Encounter of the third kind?

Last week, on my way through security on a flight to Lisbon, I came across this unexpected, ghost- like figure (see the picture illustrating this post).

Towering over a nondescript desk-like structure which she seemed stuck to. With a Colgate-like smile permanently stuck to her face, she was cheerfully reminding anyone bothered to pay any attention of the basic rules pertaining to liquid allowance and transparent bags.

It was an unexpected sight in the not too futuristic setting of Luton airport. It did feel like a vision of the future. How could a fairly standard video of a person displayed on a screen feel like such a futuristic sight?

Why was that?

Thinking, Fast and Slow. When design fools our senses..

I think this was achieved through the simple means of the screen having the shape of a human body.

It does seem fairly low tech doesn’t it?

The person-shaped screen triggered a deeply ingrained piece of shape recognition software in the passive part of my brain dealing with quick assessments and first impressions. My conscious brain received a message telling it that it was facing a fellow human being. The analytical part of my brain on the other hand, was adequately (and more slowly) recognising a screen and an image projected onto it.

The net result, a feeling that this screen felt almost human without being able to point out exactly why.

At least that’s my post analysis based on my rudiments of cognitive theory and my reading of “Thinking,  Fast and Slow” by Daniel Kahneman.  If you are an expert in cognitive theory, let me know if you share this explanation.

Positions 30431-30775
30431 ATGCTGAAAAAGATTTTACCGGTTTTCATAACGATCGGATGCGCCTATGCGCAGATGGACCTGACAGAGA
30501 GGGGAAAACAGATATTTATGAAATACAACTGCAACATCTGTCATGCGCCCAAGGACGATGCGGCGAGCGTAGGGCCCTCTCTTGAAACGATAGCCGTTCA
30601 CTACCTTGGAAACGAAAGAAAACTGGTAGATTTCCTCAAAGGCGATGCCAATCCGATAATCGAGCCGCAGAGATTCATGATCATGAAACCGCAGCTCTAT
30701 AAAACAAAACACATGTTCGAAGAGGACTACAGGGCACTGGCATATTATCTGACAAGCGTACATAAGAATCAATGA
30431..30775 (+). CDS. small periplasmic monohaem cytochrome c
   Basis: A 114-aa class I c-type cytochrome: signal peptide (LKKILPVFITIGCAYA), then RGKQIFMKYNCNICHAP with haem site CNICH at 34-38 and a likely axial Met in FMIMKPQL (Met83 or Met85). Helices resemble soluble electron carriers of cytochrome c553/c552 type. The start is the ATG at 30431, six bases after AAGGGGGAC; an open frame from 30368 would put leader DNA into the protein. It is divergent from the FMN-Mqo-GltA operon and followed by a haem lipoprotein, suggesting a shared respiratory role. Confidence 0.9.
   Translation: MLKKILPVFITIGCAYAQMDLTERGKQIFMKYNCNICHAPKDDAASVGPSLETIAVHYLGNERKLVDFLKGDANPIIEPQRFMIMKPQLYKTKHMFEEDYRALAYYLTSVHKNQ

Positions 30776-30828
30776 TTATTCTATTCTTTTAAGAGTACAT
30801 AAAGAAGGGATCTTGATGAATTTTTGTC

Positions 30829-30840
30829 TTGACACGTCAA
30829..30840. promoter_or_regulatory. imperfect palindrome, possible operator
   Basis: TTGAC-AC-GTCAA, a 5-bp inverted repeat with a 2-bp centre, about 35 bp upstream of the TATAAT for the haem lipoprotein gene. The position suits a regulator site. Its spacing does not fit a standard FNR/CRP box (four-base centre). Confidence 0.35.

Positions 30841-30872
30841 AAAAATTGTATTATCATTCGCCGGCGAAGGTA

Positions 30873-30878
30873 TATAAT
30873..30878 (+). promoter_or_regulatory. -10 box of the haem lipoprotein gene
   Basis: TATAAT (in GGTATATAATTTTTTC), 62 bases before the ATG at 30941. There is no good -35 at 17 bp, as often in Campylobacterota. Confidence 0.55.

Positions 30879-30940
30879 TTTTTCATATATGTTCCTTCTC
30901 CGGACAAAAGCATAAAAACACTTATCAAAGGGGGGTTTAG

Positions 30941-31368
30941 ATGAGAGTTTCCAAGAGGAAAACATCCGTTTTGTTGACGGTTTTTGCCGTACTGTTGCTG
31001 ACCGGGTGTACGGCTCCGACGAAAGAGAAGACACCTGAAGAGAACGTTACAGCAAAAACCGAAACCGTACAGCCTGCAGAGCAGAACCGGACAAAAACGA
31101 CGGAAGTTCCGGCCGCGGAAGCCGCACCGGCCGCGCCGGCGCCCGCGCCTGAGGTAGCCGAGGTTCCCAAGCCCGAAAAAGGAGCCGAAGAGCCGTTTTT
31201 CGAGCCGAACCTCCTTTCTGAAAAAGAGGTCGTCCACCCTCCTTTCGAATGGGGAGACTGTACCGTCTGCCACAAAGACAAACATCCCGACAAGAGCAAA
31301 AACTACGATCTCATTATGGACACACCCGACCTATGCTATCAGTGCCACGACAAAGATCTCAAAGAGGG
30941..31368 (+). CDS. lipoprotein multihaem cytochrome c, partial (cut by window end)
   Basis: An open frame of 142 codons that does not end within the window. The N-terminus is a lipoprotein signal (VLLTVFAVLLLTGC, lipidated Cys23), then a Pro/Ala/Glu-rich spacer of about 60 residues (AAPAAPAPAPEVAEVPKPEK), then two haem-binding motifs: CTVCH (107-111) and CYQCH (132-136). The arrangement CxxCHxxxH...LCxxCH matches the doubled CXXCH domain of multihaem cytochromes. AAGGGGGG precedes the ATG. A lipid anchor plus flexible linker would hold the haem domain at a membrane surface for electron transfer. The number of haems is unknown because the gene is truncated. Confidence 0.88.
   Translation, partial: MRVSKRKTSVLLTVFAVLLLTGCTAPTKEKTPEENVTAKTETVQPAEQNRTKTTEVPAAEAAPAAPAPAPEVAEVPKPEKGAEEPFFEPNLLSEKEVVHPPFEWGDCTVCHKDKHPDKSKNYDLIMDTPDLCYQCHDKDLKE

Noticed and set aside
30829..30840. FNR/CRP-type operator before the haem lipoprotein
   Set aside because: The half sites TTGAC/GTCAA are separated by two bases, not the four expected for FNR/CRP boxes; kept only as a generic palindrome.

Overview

Humanising the web?

That contraption, though I really feel that I should be referring to “she” rather than “it”, is the most vivid example I have seen of a machine/digital experience managing to provide a “human” feel. And I found that very intriguing when it’s not the usual angle of the discussions I have seen around humanising the web/the digital/a machine experience. These discussions usually revolve more around the customer need driven experience, the tone of voice, customer first. Even AI is focused around tricking our analytical self. Here it’s vision and gut feel that are tricked, literally humanising a machine (screen) by fooling our brain into categorising it (to some extent) with other fellow human beings.

That is indeed a very powerful thing as we are after all, very emotional beings, with inbuilt behaviours geared up to creating strong responses towards other fellow humans.

More questions than answers..

I won’t conclude as to the potential success of these people shaped screens in a retail environment. At first sight they sure make an impression.

Below are some  questions this brings to mind:

  • What are the economics of these screens? Cost, maintenance, ability to update with different personas and scenarios, reliability?
  • I would be wary of this being an overly customised piece of kit, with little ability to adapt to various needs (new personas, behaviours, etc)
  • What would such a screen feel like with a AI interface a la Siri? What kind of engagement would that create in a retail scenario?
  • How long lasting is the “human feel” of the experience, once customers are exposed to it on a regular basis?
  • Are there transparent screens technology out there that can be used for the same purpose ( and that can end up being much more versatile)?
  • How easy and economical is it to build custom shaped screens?

If  you have seen these screens in other contexts or similar screens with different shapes, please do share your thoughts and pictures.